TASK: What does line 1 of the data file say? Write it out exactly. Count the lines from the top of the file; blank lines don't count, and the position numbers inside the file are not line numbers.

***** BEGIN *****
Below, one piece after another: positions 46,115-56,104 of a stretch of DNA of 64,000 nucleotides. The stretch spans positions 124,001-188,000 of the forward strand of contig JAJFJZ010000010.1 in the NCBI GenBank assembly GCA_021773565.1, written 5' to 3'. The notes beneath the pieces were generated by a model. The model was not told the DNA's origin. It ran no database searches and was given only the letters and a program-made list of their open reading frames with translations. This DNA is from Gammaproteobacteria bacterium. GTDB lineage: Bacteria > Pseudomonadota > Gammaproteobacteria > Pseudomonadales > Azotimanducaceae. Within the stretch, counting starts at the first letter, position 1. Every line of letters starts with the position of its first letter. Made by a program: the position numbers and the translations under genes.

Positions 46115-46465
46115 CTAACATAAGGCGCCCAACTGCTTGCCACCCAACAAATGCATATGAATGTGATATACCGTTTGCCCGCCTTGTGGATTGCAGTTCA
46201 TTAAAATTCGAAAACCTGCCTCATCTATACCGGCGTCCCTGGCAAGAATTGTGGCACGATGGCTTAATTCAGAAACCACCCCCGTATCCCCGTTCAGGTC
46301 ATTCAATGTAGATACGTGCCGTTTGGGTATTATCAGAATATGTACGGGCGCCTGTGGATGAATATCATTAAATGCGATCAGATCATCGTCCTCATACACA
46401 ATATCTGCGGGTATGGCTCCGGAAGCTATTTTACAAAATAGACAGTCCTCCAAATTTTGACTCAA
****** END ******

Below, one piece after another: positions 46,115-56,104 of a stretch of DNA of 64,000 nucleotides. The stretch spans positions 124,001-188,000 of the forward strand of contig JAJFJZ010000010.1 in the NCBI GenBank assembly GCA_021773565.1, written 5' to 3'. The notes beneath the pieces were generated by a model. The model was not told the DNA's origin. It ran no database searches and was given only the letters and a program-made list of their open reading frames with translations. This DNA is from Gammaproteobacteria bacterium. GTDB lineage: Bacteria > Pseudomonadota > Gammaproteobacteria > Pseudomonadales > Azotimanducaceae. Within the stretch, counting starts at the first letter, position 1. Every line of letters starts with the position of its first letter. Made by a program: the position numbers and the translations under genes.